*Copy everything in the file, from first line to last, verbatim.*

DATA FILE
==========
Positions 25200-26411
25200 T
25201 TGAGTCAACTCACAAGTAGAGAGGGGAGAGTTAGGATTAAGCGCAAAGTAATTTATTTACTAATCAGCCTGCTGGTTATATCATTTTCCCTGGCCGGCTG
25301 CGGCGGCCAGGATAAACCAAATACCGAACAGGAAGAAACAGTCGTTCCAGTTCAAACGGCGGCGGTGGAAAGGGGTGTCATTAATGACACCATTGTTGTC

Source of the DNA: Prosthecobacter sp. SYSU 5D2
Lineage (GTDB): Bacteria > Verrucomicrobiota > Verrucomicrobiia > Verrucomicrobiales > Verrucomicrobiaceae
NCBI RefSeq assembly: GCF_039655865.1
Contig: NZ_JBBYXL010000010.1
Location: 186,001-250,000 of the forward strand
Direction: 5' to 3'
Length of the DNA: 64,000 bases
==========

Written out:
Positions 25200-26411
25200 T
25201 TGAGTCAACTCACAAGTAGAGAGGGGAGAGTTAGGATTAAGCGCAAAGTAATTTATTTACTAATCAGCCTGCTGGTTATATCATTTTCCCTGGCCGGCTG
25301 CGGCGGCCAGGATAAACCAAATACCGAACAGGAAGAAACAGTCGTTCCAGTTCAAACGGCGGCGGTGGAAAGGGGTGTCATTAATGACACCATTGTTGTC

Source of the DNA: Prosthecobacter sp. SYSU 5D2
Lineage (GTDB): Bacteria > Verrucomicrobiota > Verrucomicrobiia > Verrucomicrobiales > Verrucomicrobiaceae
NCBI RefSeq assembly: GCF_039655865.1
Contig: NZ_JBBYXL010000010.1
Location: 186,001-250,000 of the forward strand
Direction: 5' to 3'
Length of the DNA: 64,000 bases